Ferguson Shooting: Police Officers Released From the Hospital
Ferguson Shooter Is a ‘Damn Punk,’ Attorney General Says.
FERGUSON, Mo. (Reuters) – The shooting of two police officers in Ferguson, Missouri, during a protest rally sparked an intense manhunt for suspects on Thursday and ratcheted up tensions in a city at the center of a national debate over race and policing.The two officers who were shot in front of the Ferguson Police Department early Thursday while demonstrators were gathered across the street have been released from hospital. The shooter was still at large as of Thursday afternoon. “This was not someone trying to bring healing to Ferguson,” Holder said at a gathering for the Justice Department’s launch of a pilot program to build trust between law enforcement and local communities. “This was a damn punk who was trying to sow discord in an area that’s trying to get its act together and trying to bring together a community that has been fractured for too long.” The Attorney General reiterated a statement he released earlier in the day condemning the “heinous attack” and offering the support of the Justice Department and the FBI. “But make no mistake, we still have a long way to go to bring about this systemic change that is needed and that is long overdue in that area,” he said. “But I think the earlier indications have truly been positive.” News video footage showed officers on top of a house, seemingly trying to break through the roof. “People have been taken in for questioning,” police spokesman, Sergeant Brian Schellman, said, adding: “No arrests at this point.” Protesters who gathered outside the city’s police headquarters late on Wednesday evening were beginning to disperse when shots rang out and the two officers were hit, one in the shoulder and the other in the face.
The shootings promised once again to inflame tensions that erupted after the killing of an unarmed black man, 18-year-old Michael Brown, by a police officer last August. Asked whether the gunman played any part in the protest, Belmar said he was “very confident that whoever did this was there for the wrong reasons.” The protest unfolded just hours after Ferguson announced that Police Chief Tom Jackson would resign. The report said the department operated a “toxic” system of apprehending members of Ferguson’s mostly black citizenry for minor misdemeanours as often as possible to boost the city’s coffers.
Claire McCaskill urged “healing and reform,” calling the shooting a “criminal act that jeopardized the lives of police officers and protesters both.” Jackson was the sixth employee to resign or be fired after a Justice Department report last week cleared Wilson of civil rights charges in the shooting. According to an initial investigation, the bullets that struck the officers came from 120 yards beyond the protest itself and were fired by a handgun. Louis County Police officer with a shoulder wound and a 32-year- old officer from nearby Webster Groves Police Department with a bullet lodged near his ear, St.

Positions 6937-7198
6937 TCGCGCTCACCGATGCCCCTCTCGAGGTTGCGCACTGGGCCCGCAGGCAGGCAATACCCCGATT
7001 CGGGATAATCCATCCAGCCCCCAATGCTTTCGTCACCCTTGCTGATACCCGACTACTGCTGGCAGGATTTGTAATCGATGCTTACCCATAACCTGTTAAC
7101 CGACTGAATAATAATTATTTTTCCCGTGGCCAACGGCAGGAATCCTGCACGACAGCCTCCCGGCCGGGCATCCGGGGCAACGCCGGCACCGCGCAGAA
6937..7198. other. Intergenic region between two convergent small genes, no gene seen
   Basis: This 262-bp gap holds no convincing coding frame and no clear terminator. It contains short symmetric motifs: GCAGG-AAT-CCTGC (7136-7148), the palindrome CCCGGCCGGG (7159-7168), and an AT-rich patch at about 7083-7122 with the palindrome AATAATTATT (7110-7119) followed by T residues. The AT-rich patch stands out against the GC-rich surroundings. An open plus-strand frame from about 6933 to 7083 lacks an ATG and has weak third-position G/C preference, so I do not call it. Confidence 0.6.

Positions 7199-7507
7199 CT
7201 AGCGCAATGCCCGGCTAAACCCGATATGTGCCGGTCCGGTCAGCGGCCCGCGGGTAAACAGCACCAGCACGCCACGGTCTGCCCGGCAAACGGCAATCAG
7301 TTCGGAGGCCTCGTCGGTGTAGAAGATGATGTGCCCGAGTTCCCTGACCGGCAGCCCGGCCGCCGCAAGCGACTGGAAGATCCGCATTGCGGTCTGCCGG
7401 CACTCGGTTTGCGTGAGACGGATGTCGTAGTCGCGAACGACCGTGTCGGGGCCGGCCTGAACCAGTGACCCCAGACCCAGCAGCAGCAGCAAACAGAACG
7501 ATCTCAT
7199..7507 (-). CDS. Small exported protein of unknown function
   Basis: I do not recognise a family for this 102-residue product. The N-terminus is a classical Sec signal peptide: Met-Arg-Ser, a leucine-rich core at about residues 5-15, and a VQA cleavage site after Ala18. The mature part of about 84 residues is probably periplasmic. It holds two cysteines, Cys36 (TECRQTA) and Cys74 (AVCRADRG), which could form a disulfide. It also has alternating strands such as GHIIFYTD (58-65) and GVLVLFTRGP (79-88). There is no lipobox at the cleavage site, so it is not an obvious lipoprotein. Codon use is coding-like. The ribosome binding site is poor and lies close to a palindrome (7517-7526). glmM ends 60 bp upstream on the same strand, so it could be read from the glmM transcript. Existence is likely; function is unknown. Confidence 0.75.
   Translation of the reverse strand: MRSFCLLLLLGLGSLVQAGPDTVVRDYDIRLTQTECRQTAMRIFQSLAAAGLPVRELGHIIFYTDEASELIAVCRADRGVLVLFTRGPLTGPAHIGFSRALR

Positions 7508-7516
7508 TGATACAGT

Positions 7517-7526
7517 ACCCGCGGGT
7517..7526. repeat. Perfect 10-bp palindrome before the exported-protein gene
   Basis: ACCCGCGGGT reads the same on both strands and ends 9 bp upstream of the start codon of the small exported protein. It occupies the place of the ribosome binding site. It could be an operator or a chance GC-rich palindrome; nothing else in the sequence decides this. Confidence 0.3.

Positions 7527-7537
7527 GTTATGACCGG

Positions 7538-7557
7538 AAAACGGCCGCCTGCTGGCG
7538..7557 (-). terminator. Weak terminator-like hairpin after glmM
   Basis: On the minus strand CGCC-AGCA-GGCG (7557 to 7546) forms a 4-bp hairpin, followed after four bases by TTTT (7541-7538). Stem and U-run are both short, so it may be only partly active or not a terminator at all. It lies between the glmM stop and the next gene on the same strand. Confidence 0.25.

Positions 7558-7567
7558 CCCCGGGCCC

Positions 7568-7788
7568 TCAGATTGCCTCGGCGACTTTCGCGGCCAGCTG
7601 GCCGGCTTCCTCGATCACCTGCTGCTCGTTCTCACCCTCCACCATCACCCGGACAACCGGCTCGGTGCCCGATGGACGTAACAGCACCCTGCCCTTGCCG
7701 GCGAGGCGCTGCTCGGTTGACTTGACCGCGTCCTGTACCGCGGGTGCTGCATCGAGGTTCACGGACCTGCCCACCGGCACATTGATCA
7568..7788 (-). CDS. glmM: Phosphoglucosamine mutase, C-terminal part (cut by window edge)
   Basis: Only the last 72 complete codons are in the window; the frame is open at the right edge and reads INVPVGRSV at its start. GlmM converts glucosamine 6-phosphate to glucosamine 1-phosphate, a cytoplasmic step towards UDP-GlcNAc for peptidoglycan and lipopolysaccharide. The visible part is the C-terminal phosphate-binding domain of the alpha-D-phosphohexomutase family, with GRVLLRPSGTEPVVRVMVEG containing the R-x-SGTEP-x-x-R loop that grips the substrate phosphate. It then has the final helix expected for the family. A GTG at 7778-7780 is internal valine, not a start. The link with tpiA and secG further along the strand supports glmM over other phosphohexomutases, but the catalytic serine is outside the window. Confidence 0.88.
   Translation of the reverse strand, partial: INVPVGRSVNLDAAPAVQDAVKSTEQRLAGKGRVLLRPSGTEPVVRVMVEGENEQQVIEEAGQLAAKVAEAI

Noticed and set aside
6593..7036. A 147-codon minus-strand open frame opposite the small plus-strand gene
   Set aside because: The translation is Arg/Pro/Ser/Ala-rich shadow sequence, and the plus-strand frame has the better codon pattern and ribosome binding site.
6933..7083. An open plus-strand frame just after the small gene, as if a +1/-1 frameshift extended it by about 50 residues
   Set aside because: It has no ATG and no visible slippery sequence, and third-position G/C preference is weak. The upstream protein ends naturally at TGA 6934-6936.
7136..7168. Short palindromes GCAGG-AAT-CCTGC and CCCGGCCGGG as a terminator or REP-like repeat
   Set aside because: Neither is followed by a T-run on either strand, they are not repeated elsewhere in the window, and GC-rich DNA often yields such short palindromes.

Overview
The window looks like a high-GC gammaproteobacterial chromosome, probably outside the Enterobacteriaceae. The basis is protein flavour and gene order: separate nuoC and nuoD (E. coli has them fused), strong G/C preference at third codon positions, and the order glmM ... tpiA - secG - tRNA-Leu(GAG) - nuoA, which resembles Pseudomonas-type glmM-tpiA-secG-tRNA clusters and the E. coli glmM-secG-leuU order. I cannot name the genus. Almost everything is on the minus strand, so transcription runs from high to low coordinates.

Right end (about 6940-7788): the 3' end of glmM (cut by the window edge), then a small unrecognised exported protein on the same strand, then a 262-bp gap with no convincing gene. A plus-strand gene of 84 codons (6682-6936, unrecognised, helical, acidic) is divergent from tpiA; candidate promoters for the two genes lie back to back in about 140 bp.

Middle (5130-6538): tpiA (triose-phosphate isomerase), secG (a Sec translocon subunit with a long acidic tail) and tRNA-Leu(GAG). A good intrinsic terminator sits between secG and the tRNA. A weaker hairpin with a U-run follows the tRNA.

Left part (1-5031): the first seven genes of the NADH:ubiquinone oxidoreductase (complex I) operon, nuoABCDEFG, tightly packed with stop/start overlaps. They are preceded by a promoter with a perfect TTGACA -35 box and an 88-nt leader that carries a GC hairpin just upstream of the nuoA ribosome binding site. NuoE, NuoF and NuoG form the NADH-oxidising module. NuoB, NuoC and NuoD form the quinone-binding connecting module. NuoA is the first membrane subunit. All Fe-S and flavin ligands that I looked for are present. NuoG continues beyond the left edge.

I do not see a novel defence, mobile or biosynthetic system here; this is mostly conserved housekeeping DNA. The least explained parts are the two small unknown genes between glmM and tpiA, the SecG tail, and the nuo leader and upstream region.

Mayor James Knowles III announced Wednesday that the city had reached a mutual separation agreement with Jackson that will pay him one year of his nearly $96,000 annual salary and extend his health coverage. Jackson’s resignation becomes effective March 19, at which point Lieutenant-Colonel Al Eickhoff will become acting chief while the city searches for a replacement. Jackson had resisted calls by protesters and some of Missouri’s top elected leaders to step down over his handling of Brown’s shooting and the weeks of protests that followed. He was widely criticized from the outset for the aggressive police response to protests and his agency’s erratic and infrequent releases of key information. He took nearly a week to publicly identify Wilson as the shooter and then further heightened tension in the community by releasing Wilson’s name at the same time as store security video that police said showed Brown stealing a box of cigars and shoving a clerk a short time before his death.
Mr Belmar said it was now the “number one priority of St Louis county police” to identify who was to blame, noting that while officers at the site of the shooting had not returned fire, they might do so in the future. Officers did not return fire but may in future, he said. “I have said all along that we cannot sustain this forever without problems,” he said, referring to festering tensions in the city since Brown’s death.
Those condemning the attack included a lawyer for the family of Mr Brown. “There may be a few people who are misguided or confused, but in large part the majority of the protesters and the majority of Americans want justice,” Benjamin Crump told CNN. But we also deplore the findings of the Department of Justice report and the suffering and the misery that this community has endured.” Knowles said on Wednesday he was committed to keeping the department intact, but Belmar, the St.
Jay Nixon called out thousands of National Guard to patrol the streets of Ferguson and temporarily put the head of the state Highway Patrol in charge of security.
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